Badlands

Fireball: Carole Lombard and the Mystery of Flight 3 by Robert Matzen

Across the Mojave, Potosi’s snow-covered peaks are visible in the distance at left-center due south of Red Rock Canyon’s mouth.

Two years ago right about now, in conjunction with the anniversary of the crash of Flight 3, I was asked to speak in Las Vegas about Fireball, and to appear on the local NPR affiliate. While in the city, Mary and I visited our favorite haunts, which aren’t in Vegas proper at all. They’re the village of Blue Diamond and the Blue Diamond Mine off to the west, which, if you’ve read Fireball, you know are the settings for much of the story.

Fireball: Carole Lombard and the Mystery of Flight 3 by Robert Matzen

Tweed Wilson, right, as a young man. Much later he would be the tough old cowboy who led a rescue party up Potosi Mountain.

That day we went on to visit the Spring Mountain Ranch, also known as the Wilson Ranch, in Red Rock Canyon. There on January 16, 1942, Calvin Harper, head loader at the mine, came driving in a hurry on the blackest of nights looking for horses for a rescue mission up Potosi Mountain where “a plane fell.” Willard George answered the door that night and talked first to Harper and then to Maj. Herbert Anderson of McCarran Field in Las Vegas, who was trying to find a reported fire on the mountain due south of Wilson’s ranch. I already described some of our day in Red Rock Canyon, but not the ranch itself.

Visiting what had once been this key spot of ground in Fireball, now a Nevada state park, had a dreamlike quality about it for a number of reasons. The park office, which was a ranch home built at the site six years after the crash, didn’t mention Carole Lombard or Flight 3, but the exhibits bowled me over. First, I saw a 1900 photo of Tweed Wilson and his brother—41 years after it was taken, Tweed led rescuers up Potosi on horseback. And over there sat a framed photo of Willard H. George, a key eyewitness who saw the doomed airliner fly over and later gave testimony that confounded investigating bodies. And there, a photo of the Willard George house as it looked in 1942, just as Harper and Anderson found it that awful night looking for horses and riders for a rescue on the mountain, which seemed to be nearby but was really more than 10 impossible miles away.

I have to say, I experienced a case of the willies at Willard George’s place on this creepy January day with cold, damp fog and periodic rainbows. I had climbed Potosi four years and change earlier and now the place seemed to be welcoming me back, welcoming me home.

Fireball: Carole Lombard and the Mystery of Flight 3 by Robert Matzen

Fireball: Carole Lombard and the Mystery of Flight 3 by Robert Matzen

Willard George was working on his car when Flight 3 hit Potosi.

Fireball: Carole Lombard and the Mystery of Flight 3 by Robert Matzen

The Willard George place at the time of the crash. I learned a flash flood washed it away in the late 1950s.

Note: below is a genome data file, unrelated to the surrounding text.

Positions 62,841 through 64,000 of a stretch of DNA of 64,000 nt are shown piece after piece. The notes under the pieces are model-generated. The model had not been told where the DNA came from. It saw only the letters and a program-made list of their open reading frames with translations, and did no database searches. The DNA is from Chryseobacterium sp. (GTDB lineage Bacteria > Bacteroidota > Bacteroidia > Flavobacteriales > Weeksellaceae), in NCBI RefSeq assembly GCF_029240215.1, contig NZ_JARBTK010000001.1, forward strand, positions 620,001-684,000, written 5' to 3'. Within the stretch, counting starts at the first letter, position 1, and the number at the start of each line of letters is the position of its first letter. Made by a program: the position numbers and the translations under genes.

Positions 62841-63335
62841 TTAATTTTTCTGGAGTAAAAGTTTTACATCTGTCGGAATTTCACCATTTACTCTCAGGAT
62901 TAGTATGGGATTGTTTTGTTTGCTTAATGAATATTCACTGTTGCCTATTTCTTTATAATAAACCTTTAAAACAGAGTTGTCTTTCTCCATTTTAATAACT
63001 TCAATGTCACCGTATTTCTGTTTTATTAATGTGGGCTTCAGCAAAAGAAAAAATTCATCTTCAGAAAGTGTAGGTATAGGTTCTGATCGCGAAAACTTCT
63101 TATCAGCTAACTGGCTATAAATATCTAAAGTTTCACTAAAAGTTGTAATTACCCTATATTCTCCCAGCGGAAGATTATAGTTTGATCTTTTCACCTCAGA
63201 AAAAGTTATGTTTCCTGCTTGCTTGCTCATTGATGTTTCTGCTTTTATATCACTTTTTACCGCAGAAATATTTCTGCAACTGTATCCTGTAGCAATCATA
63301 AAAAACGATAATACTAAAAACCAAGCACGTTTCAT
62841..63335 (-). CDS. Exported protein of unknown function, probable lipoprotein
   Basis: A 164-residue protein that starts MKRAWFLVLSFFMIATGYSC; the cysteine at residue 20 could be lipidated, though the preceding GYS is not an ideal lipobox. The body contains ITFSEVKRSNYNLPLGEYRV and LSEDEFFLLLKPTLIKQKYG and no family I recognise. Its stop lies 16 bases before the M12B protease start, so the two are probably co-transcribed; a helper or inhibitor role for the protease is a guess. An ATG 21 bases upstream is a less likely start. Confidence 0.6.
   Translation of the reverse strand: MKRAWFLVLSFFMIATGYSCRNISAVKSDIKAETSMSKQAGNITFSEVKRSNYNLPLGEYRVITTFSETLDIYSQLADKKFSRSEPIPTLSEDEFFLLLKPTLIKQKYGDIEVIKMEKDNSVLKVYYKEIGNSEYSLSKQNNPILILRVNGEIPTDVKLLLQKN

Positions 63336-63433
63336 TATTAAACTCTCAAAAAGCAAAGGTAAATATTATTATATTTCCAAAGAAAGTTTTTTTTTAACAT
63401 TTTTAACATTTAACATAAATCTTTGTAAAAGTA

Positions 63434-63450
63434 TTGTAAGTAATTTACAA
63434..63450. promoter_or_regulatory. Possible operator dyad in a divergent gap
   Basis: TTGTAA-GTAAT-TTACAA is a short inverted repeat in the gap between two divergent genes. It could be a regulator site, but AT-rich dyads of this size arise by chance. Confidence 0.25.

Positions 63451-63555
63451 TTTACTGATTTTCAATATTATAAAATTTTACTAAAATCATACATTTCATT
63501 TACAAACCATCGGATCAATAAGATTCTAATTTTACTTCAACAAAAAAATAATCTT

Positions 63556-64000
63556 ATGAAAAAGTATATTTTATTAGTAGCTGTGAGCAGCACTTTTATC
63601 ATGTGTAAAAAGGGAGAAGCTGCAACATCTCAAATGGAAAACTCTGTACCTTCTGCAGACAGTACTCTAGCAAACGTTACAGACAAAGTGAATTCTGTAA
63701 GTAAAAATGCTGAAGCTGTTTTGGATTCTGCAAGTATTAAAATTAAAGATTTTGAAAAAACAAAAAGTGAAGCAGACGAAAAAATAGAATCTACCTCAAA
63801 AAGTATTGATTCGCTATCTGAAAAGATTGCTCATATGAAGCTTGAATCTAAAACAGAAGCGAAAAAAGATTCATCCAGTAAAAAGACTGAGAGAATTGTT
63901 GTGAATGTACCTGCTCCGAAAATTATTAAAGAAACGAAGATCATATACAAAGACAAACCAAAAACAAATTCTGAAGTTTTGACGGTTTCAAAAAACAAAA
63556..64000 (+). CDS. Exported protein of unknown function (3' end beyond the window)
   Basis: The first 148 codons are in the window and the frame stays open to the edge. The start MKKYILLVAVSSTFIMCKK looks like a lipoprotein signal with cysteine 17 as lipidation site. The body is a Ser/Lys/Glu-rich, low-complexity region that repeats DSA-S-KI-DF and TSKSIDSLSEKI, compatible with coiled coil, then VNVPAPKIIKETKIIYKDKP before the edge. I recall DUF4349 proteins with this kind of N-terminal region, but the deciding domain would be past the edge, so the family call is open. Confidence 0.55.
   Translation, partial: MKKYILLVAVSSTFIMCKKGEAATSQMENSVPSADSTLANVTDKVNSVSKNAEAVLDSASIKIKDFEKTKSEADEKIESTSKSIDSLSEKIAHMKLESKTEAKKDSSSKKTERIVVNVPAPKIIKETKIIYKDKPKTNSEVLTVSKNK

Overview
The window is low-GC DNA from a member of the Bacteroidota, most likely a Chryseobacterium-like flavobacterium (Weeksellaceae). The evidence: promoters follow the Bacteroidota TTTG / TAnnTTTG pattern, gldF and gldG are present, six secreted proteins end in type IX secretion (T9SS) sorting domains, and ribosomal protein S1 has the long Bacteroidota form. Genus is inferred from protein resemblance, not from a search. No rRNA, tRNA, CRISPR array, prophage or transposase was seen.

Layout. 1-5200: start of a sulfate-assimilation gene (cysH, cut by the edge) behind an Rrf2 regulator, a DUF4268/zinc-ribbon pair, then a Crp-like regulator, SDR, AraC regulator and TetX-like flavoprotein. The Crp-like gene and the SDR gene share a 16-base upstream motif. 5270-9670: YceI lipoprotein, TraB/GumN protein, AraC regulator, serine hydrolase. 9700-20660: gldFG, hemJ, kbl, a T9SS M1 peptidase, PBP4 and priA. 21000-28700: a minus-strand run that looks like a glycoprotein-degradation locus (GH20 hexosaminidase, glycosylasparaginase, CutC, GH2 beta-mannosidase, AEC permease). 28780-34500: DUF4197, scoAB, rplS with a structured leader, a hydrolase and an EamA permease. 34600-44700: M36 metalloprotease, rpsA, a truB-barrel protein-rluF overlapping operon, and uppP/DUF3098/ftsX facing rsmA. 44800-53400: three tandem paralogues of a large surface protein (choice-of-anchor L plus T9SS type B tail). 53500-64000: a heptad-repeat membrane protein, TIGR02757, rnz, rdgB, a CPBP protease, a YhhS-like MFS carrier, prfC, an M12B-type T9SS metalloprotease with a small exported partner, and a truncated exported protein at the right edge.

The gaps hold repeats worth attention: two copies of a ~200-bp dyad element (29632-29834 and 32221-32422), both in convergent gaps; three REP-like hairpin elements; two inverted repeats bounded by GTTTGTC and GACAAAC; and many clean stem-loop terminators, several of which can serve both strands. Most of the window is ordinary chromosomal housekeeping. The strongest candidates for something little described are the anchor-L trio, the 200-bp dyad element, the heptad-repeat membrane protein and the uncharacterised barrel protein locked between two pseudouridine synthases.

Each book I write becomes a part of me, not only the people but the places, since I always consider the locations I write about to be characters. In fact, I think I choose my topics in part because of the places involved. Red Rock Canyon and Potosi Mountain were the biggest and baddest I ever encountered, in literature or in person, characters that could kick any Nazi’s ass any day. Tonight, contemplating the anniversary of the crash tomorrow, I’m thinking of a little ranch and some brave men and their horses who took on those badlands of Nevada—the same badlands that had swatted a DC-3 out of the sky, and there went Wayne C. Williams, Morgan Gillette, Alice Getz, Hal Browne, Jr., Kenneth Donahue, Fred Cook, Charles Nelson, Stuart Swenson, James Barham, Robert Crouch, Al Belejchak, Martin Tellkamp, Nicholas Varsamine, David Tilghman, Milton Affrime, Frederick Dittman, Robert and Edward Nygren, Lois Hamilton, Otto Winkler, Elizabeth Peters, and Carole Lombard.

Postscript: Just up the road from the old Wilson Ranch, on lands adjacent to Wilson’s spread, sits the Bonnie Springs Ranch. Once a stagecoach stop and for decades a local attraction with a western town and petting zoo geared for families, is scheduled for the wrecking ball. Please consider signing this petition to save the Bonnie Springs Ranch.

6 comments

  1. I’ve been thinking today of Carole, Petey, Otto and all of those who died 77 years ago tonight. 💜

    Visited Spring Mountain Ranch last July and toured the ranch house. The guide, an elderly gentleman, wasn’t familiar with the crash on Mt. Potosi (I was surprised) but knew who Carole Lombard was. I was drawn to the place, it is so beautiful there! I have Fireball on my kindle so that evening I re-read a few chapters and came upon the part about that ranch and its role that night and during the recovery. I wish I had done that before going there, would have made the experience even more meaningful!

  2. I like that you consider houses and locations as characters in your work. That is how I consider movie settings and movie houses too. They are characters just as the people involved are characters. I am saying a prayer for Carole Lombard and the other souls who were claimed that night, and hope that they are at peace.

    By the way, Tweed is a wicked cool name!

    Thank you for another thoughtful piece!

    Best regards…

    1. I appreciate your continued readership, Bonnie, and that you understand what I mean about places as characters. The mountain in Fireball is a dangerous foe, the muddy air base in Mission a curmudgeonly friend, and the village of Velp in Dutch Girl an elegant old gentleman. They all live and breathe and merit respect.

      1. Robert, it’s my great pleasure to read your work, including these articles! Please keep it coming!

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